Warsaw PhD School in Natural and BioMedical Sciences



SPOTLIGHT TALK – 08/05/2024

The Warsaw Doctoral School in Natural and Biomedical Sciences and the Institute of High Pressure Physics PAS cordially invites you to a SPOTLIGHT TALK.

The talk is given by Prof. Eugen Rabkin (Department of Materials Science and Engineering, Technion – Israel Institute of Technology, 3200003 Haifa, Israel).

When and where?

8th May 2024 2024, 12:30 pm
at the IHPP PAS New Technologies Building, Al. Prymasa Tysiąclecia 98 Duration: 60 min + more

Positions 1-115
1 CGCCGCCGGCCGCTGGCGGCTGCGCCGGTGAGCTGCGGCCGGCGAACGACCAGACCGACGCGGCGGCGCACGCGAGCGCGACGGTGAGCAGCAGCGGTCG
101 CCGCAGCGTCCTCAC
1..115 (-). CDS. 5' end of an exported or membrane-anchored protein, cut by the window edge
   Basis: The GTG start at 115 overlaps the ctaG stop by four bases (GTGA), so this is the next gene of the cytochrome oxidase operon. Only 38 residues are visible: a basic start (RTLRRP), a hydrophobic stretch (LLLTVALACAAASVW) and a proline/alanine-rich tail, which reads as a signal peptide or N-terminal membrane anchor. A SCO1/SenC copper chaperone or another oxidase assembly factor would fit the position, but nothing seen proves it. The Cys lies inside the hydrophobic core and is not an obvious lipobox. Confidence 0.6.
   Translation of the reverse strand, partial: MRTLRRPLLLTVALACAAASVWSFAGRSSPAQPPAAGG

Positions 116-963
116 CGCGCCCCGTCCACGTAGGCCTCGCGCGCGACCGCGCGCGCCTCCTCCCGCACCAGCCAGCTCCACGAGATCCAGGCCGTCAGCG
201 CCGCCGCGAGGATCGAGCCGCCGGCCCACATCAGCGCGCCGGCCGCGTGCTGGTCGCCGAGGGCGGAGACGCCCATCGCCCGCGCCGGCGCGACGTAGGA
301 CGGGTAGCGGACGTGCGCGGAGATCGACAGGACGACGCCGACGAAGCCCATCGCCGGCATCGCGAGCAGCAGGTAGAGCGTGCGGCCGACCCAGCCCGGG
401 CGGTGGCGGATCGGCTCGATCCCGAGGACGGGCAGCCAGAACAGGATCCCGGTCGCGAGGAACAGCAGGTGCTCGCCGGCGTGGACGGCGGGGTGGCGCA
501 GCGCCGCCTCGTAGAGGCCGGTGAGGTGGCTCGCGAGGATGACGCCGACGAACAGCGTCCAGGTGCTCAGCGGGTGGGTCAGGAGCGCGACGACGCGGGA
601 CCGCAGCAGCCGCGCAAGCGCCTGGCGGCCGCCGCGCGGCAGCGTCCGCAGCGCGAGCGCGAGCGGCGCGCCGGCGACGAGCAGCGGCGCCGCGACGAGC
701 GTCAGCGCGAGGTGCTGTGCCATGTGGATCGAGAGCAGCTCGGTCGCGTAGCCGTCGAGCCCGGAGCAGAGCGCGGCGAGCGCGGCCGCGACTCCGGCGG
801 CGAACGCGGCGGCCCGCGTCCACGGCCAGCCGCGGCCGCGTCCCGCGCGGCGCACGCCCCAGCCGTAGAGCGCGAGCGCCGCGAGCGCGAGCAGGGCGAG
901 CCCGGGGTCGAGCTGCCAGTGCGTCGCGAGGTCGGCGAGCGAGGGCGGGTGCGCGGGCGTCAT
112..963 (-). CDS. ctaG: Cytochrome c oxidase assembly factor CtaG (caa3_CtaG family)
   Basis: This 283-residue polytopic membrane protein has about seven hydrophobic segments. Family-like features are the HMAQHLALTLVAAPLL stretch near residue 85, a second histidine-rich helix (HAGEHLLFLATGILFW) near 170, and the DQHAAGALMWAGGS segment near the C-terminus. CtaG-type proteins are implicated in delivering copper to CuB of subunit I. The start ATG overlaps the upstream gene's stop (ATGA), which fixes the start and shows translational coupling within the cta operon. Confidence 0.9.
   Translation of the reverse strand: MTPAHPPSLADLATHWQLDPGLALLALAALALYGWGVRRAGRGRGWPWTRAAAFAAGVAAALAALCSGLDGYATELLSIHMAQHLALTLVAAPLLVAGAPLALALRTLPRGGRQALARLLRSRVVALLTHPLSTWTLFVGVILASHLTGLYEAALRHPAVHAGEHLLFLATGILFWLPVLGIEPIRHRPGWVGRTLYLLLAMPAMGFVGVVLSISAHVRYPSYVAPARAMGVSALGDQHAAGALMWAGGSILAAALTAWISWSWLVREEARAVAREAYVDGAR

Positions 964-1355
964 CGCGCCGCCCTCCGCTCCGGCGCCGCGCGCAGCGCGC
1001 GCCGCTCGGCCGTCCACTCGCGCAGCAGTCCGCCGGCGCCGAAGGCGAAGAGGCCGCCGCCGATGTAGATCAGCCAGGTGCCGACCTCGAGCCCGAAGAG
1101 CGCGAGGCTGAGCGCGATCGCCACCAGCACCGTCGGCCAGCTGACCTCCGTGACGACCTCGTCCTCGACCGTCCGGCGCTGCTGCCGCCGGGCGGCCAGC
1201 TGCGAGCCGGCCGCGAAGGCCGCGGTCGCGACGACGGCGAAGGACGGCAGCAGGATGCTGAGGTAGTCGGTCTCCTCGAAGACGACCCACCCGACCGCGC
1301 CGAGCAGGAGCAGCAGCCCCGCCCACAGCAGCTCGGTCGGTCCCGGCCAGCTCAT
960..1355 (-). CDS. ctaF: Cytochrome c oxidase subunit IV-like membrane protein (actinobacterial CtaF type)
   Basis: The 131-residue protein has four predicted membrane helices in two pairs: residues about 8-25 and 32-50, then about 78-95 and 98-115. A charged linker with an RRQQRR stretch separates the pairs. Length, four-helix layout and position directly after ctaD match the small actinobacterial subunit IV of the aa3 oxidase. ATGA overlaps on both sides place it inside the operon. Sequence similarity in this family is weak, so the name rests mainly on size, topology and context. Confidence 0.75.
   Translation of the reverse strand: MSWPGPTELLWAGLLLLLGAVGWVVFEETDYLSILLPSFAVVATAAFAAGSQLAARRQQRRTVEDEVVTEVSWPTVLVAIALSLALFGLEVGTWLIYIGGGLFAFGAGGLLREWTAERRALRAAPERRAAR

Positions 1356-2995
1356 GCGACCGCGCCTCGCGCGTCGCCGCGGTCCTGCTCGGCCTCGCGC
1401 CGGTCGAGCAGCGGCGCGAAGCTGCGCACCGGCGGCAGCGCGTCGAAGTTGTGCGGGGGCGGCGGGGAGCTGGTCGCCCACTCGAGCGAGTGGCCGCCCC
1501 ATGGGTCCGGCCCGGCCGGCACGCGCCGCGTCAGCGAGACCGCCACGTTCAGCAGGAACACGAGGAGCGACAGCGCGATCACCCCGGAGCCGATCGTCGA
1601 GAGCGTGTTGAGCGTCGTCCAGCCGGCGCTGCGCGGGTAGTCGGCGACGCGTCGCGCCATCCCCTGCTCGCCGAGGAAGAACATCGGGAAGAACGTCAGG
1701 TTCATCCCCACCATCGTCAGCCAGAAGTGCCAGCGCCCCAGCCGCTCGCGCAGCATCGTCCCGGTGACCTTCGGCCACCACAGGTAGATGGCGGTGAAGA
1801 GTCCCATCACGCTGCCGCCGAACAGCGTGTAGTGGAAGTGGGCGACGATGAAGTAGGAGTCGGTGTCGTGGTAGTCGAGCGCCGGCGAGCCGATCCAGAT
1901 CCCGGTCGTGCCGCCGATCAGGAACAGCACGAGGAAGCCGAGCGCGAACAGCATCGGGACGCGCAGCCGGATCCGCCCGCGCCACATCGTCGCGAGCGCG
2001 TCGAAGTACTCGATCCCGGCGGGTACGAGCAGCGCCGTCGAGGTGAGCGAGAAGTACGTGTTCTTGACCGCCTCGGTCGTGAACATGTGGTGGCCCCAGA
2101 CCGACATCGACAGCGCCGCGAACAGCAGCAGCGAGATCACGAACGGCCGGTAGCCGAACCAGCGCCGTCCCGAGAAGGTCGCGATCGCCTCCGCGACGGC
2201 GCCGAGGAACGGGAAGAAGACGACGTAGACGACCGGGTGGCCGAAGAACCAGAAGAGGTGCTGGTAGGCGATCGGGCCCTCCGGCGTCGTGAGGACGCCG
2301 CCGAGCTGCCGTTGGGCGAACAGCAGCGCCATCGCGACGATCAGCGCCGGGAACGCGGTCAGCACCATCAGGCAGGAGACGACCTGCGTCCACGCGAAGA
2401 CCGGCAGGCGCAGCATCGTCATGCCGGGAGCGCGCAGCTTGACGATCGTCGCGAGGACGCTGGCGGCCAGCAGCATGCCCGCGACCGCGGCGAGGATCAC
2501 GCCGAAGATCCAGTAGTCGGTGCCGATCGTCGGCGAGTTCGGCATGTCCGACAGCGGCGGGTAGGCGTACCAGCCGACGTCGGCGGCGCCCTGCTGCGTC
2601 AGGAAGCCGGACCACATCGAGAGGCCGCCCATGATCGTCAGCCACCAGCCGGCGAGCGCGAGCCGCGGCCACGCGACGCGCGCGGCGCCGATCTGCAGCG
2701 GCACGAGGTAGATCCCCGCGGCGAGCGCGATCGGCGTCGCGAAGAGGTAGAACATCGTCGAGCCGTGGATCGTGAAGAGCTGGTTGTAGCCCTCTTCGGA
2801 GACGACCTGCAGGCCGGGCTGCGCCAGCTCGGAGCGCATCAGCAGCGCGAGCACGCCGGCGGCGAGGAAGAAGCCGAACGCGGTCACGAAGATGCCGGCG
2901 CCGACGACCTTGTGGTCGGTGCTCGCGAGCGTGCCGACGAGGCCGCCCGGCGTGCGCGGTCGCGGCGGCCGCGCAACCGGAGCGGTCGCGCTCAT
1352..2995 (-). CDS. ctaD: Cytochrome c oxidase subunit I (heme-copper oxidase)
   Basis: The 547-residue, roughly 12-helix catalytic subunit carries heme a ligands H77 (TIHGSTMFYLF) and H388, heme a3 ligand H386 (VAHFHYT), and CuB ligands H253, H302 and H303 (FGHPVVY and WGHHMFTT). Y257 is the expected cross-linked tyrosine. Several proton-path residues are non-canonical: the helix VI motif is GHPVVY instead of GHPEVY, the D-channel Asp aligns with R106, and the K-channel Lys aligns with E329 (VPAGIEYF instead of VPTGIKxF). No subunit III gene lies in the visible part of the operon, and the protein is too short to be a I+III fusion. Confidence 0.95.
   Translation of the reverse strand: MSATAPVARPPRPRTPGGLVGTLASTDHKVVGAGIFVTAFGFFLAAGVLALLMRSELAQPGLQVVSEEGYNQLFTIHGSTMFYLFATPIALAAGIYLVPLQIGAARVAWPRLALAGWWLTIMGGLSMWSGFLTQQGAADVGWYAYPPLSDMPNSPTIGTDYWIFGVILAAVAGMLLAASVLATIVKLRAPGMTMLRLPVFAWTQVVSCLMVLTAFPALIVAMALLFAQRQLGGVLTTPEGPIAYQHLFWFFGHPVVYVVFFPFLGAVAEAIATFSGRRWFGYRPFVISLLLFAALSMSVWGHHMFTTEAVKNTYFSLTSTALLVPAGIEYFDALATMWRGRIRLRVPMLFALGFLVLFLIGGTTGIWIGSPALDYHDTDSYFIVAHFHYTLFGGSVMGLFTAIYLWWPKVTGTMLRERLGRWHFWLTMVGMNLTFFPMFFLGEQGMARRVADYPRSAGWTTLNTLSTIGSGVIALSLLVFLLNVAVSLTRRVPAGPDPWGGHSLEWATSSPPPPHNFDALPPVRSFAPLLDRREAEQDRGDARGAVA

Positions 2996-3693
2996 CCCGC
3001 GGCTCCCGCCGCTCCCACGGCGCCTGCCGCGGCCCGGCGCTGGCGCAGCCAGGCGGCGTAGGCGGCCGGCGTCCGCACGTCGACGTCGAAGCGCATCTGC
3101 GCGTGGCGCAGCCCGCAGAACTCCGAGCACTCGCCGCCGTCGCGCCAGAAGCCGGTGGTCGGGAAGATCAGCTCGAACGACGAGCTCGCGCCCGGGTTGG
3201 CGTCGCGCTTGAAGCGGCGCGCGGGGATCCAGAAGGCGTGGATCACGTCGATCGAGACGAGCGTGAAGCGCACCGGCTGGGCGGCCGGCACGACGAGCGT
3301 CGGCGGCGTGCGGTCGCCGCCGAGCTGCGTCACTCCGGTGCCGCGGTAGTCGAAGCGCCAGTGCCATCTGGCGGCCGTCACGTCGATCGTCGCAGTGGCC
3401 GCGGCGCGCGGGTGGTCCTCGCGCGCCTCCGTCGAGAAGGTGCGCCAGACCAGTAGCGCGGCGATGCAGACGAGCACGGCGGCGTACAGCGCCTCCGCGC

We studied the uniaxial compression behavior of micro- and nanoparticles of several elemental metals (Au, Ni, Ag, Mo, Pt) and alloys (Ni-Co, Ni-Fe, Au-Ag, Cu-Au). The particles were obtained by solid state dewetting of thin metal films and bi-layers deposited on sapphire substrates. The high homological temperatures employed in dewetting process ensure the low concentration of dislocations and their sources in the particles. The particles compressed with a flat diamond punch exhibit purely elastic behavior up to very high values of strain approaching 10%, followed by a catastrophic plastic collapse. The uniaxial yield strength of the particles defined as an engineering stress at the point of catastrophic collapse reached the astonishing values of 34, 41 and 46 GPa for the smallest faceted particles of Ni, disordered Cu3Au, and Mo, respectively. The atomistic molecular dynamic simulations of the particle compression demonstrated that the catastrophic plastic yielding of the particles is associated with the multiple nucleation of dislocations at the facet corners or inside the particles. The latter, homogeneous nucleation mode resulted in higher particle strength. The size effect in compression was observed both in the experiments and in atomistic simulations, with smaller particles exhibiting higher compressive strength. We discussed the stronger size effect observed in the experiment (as compared with simulations) in terms of the effect of residual defects trapped in the particles. Finally, we produced Au-Ag core-shell nanoparticles by coating the single crystalline Ag nanoparticles with a polycrystalline Au shell. The core-shell nanoparticles exhibited much lower strength than their single crystalline pure Ag counterparts. We related this decrease in strength with the active role of grain- and interphase boundaries in the polycrystalline Au shell in decreasing the energy barrier for dislocations nucleation.